How does rising atmospheric CO2 affect marine organisms?

Click to locate material archived on our website by topic

Westerly Biases Over the Equatorial Atlantic
Zermeņo-Diaz, D.M. and Zhang, C. 2013. Possible root causes of surface westerly biases over the equatorial Atlantic in global climate models. Journal of Climate 26: 8154-8168.

The authors write that "most global climate models (GCMs) suffer from biases of a reversed zonal gradient in sea surface temperature (SST) and weak surface easterlies (the westerly bias) in the equatorial Atlantic during boreal spring." And they say that "these biases exist in the atmospheric GCMs (AGCMs) and are amplified by air-sea interactions in atmospheric-oceanic GCMs," noting that "this problem has persisted despite considerable model improvements in other aspects."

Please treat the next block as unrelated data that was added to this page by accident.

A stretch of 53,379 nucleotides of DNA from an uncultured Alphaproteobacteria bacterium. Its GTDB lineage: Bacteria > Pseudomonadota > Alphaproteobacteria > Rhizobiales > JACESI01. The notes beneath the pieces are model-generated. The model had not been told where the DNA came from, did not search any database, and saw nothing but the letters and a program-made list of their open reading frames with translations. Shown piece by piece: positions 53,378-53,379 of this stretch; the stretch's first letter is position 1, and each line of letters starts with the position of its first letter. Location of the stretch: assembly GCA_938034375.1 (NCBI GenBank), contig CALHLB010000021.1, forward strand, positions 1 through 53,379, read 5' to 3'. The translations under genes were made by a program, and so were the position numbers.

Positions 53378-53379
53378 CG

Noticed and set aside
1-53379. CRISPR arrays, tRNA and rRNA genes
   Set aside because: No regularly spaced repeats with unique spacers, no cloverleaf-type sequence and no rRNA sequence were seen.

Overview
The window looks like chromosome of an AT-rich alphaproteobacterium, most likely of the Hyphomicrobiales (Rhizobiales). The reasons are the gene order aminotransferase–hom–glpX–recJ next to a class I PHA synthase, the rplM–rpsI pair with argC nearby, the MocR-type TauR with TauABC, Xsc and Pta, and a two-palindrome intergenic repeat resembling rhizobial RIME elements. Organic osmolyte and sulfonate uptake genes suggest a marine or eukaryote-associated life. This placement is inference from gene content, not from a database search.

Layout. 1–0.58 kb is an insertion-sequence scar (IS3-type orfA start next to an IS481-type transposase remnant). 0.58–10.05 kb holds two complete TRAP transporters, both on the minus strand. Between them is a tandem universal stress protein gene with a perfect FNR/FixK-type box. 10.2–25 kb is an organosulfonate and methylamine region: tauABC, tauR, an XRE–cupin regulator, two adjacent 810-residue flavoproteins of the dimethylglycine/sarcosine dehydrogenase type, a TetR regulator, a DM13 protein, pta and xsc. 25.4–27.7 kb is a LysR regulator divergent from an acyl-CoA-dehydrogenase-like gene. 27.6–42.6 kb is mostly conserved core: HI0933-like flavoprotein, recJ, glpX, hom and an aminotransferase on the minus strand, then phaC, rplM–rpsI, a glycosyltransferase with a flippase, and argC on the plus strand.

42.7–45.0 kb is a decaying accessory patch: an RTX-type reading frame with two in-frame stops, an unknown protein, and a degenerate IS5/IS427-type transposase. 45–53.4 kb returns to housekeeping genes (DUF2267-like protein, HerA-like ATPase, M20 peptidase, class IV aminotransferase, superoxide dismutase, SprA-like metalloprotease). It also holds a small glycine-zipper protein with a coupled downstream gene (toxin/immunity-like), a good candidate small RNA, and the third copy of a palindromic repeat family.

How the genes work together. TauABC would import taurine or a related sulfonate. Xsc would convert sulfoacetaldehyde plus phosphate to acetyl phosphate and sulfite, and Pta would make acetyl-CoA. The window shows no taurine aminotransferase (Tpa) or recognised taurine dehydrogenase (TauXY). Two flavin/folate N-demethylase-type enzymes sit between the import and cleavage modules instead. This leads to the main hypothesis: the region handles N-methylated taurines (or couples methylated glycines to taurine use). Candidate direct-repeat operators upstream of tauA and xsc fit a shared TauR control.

What was done
Zermeņo-Diaz and Zhang, as they describe it, "used a simple model for a well-mixed boundary layer over the tropical oceans and simulations from eight AGCMs to diagnose possible root causes of the surface westerly bias over the Atlantic during boreal spring," examining "the possible roles of the vertical structure of diabatic heating and zonal momentum entrainment across the top of the boundary layer."

What was learned
Apparently not very much of significance, as the two researchers say that their work merely lays the foundation for a mere hypothesis.

What it means
And what are the implications of these "results"? Quoting the two researchers themselves, "the implication of our results is that there might be no simple or single remedy for the westerly bias in GCMs." And they say that "this may be why this problem has been so stubborn and persistent up to the new generation of CMIP5 models." And, we might add, why the problem still remains ... unresolved!

Reviewed 8 January 2014